Vendor Daniel Guzman operates Wholey Moley on Ulster Ave. Photo by Robert Ford

In an effort to safeguard the approximately one dozen restaurants in town from food trucks setting up shop in village parking lots, the Saugerties Village Board is expected to approve a moratorium on the vehicles at its June 18 meeting.

Speaking at the board’s May 31 year-end business meeting, and again at Monday night’s workshop meeting, Mayor William Murphy said there have been a number of people asking to bring food trucks, the type that sell hot dogs, hamburgers and in one case, tacos, into the village.

“I guess they heard that we are growing into a tourist destination,” Murphy said.

Village trustees are rushing to get a moratorium in place because there is no law on the books prohibiting food trucks. Because of this, the board agreed Monday night to let two of the trucks set up shop in the village; one is already up and running in a parking lot on Ulster Ave., and the other will be ready to go in the coming weeks and will be located in the parking lot of the Speedy Mart convenience store on Main Street.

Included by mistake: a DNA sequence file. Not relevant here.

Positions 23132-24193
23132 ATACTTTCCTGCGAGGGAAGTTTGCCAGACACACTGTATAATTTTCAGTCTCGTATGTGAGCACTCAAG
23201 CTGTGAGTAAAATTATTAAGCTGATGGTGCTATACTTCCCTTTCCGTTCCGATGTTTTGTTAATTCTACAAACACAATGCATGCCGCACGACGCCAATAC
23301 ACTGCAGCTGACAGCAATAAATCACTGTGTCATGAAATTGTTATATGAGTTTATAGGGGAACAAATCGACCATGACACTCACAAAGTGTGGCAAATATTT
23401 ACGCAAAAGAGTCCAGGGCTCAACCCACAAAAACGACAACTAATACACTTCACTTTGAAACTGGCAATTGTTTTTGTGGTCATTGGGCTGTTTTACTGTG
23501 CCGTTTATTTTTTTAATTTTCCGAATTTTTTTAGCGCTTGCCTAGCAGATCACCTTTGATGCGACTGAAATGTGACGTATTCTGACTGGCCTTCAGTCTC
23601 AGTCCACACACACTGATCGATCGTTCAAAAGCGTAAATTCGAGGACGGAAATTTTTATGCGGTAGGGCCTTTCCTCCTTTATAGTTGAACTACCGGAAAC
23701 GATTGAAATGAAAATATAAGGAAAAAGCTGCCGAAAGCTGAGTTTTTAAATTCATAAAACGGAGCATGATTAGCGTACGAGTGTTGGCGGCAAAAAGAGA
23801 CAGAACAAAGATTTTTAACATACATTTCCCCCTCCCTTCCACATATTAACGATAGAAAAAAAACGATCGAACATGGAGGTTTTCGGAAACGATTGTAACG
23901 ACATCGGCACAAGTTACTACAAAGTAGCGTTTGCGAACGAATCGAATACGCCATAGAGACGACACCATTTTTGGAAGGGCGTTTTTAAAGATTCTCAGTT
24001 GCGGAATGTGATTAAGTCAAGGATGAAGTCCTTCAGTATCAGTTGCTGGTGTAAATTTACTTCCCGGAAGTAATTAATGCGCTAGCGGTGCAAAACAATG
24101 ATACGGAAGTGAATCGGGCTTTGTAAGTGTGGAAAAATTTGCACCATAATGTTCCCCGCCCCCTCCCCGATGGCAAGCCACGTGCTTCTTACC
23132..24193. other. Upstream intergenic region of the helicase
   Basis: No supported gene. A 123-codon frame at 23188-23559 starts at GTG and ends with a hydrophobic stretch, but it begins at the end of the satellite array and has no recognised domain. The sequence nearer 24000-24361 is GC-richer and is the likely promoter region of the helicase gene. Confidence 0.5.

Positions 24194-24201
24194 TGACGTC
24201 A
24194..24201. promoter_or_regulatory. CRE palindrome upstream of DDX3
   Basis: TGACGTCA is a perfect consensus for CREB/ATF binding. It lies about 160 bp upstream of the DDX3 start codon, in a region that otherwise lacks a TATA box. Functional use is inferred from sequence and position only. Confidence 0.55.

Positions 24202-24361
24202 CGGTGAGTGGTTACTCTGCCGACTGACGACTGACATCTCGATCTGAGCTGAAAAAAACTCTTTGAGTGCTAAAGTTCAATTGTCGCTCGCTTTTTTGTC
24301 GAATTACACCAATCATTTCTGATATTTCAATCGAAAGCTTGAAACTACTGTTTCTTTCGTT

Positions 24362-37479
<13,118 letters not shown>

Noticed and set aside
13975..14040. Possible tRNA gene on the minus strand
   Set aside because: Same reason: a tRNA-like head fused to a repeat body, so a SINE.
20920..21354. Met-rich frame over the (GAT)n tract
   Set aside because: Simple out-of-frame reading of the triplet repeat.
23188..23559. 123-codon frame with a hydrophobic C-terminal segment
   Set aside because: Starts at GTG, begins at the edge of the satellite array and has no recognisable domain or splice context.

The owner of the truck that will be in the Speedy Mart parking lot already operates out on Peoples Road near the HITS grounds. When the horse show leaves town, he will move his truck to a parking lot in the village.

“While we have no law prohibiting them, we don’t want to see them take over the village,” Murphy said.

And while the moratorium is in place, the board will be crafting a law that will deal with the four-wheel food merchants.

“Our attorney has told us that he is not sure that we can outright prohibit them, but we are still researching the matter,” Murphy added.

“I really don’t think we should allow these food trucks to come in and compete with local restaurants, whose workers are paying taxes here,” said trustee Brian Martin. “We have to be loyal to our businesses.”

“If we didn’t have 12 restaurants in the village then there would be no problem,” Murphy said.

One of the possible solutions being looked at is limiting the trucks to the village’s commercial business zone out on Ulster Avenue, where there is only one restaurant, trustees said.

“Why not just ban it out of the village?” asked trustee Vince Buono.

“Letting these trucks in could open a Pandora’s box,” Murphy said.

Another of the trustee’s concerns, in addition to hurting local businesses, is traffic. They are worried that motorists looking to grab a quick bite to eat might park their vehicles and block traffic in the downtown portion of the village.

While the moratorium is in place, Alex Wade, who is in charge of special projects for the village, will research drafting a law that would regulate when and where the trucks could park and during what times.

 

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